A Schenectady developer is asking the city for approval to build a five-story development that would accommodate the growing demand for downtown office space and continue redevelopment of the city’s lower Broadway corridor.
Highbridge Development wants to build the 48,000-square-foot space on a 1.2-acre vacant lot just north of its headquarters at 376 Broadway. The new building would be a bigger version of the one next door — a three-story, 22,500-square-foot office building Highbridge completed in 2005.
“I think that Schenectady has a very strong office market,” said Highbridge CEO John Roth. “There’s not a lot available down here right now. But I think that with the current trends that are taking place down here and the revitalization of downtown, it’s becoming pretty attractive for office users to want to leave suburbia and move back down to cities. I think we’re poised and positioned to attract a lot of outlying businesses to move back into the city.”
Highbridge is asking the city Planning Commission to approve a site plan for the project at its Dec. 17 meeting.
The new development could cost about $6 million, Roth said, if you estimate that it would cost at least $125 a square foot to build. The plan right now, he said, is to get the site shovel-ready, market it to potential tenants and sign them up for the site before putting a shovel in the ground.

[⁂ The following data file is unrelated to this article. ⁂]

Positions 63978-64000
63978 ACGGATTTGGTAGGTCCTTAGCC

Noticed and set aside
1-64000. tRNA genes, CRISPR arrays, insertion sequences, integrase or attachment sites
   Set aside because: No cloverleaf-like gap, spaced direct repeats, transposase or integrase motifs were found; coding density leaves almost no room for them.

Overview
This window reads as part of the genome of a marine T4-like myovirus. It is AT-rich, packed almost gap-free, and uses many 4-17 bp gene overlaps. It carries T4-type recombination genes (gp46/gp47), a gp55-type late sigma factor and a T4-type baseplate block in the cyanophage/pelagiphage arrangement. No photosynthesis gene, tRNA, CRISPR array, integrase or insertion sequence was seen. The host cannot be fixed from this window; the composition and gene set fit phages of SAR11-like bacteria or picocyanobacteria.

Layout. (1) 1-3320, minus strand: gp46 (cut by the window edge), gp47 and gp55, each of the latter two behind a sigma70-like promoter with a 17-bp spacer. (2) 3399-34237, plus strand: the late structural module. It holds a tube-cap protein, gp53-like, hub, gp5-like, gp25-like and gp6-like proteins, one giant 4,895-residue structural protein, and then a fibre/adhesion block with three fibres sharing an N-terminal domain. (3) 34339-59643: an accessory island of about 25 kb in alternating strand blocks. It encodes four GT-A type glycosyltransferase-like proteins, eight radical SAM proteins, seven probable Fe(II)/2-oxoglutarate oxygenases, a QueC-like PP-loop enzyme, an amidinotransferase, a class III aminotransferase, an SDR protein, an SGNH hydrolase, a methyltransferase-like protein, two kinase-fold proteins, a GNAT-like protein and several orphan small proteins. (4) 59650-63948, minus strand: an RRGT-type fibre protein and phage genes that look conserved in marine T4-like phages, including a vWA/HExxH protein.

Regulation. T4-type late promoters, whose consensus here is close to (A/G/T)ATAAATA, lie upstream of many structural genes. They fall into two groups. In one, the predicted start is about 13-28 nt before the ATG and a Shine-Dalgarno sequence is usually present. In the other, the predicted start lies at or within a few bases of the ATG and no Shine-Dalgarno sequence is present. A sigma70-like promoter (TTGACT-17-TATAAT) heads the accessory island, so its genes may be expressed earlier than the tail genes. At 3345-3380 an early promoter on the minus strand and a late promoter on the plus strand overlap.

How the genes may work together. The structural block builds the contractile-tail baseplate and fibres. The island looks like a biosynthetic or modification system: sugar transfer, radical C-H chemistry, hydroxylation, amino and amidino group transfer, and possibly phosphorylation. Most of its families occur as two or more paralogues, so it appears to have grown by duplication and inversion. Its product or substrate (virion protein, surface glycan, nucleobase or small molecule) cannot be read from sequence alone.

“I don’t have any tenants lined up for the building, but as soon as we do, we would start building,” he said. “It will butt right up to 376 Broadway.”
The 376 Broadway building is fully leased. Tenants include The Schenectady Foundation and Merriam Insurance Agency.
Office space in downtown Schenectady is currently in high demand, said Schenectady Metroplex Development Authority Chairman Ray Gillen.
“We don’t have a lot of good, class A space available right now,” Gillen said. “Everything is pretty much filled.”
It’s unclear yet whether Metroplex will offer any financial incentives to Highbridge for the project. New Schenectady LLC, a related entity that Roth has an ownership interest in, received a payment-in-lieu-of-taxes agreement on the building next door. Last year, it paid $78,689 to the city, county and school district under the agreement, which was negotiated to increase with each passing year until they reach full property value.
“We haven’t discussed any incentives with him at this point,” Gillen said.
Highbridge and its related entities are responsible for much of the new development along lower Broadway and in the Broadway Commerce Park over the last decade. When the developer moved downtown from its previous headquarters on Highbridge Road, near Route 7, it began buying up properties along the lower Broadway corridor and nearby streets and fixing them up.
Projects included a 3,500-square-foot office building at 330 Broadway for Technical Business Solutions, a 4,500-square-foot office building at 336 Broadway, a 4,000-square-foot training and office facility at 340 Broadway for Spectrum Environmental Associates, and a 6,000-square-foot office building at 388 Broadway for the Schenectady County Board of Elections.
“I think we’ve really changed this corridor significantly from where it was when we first moved down here,” Roth said.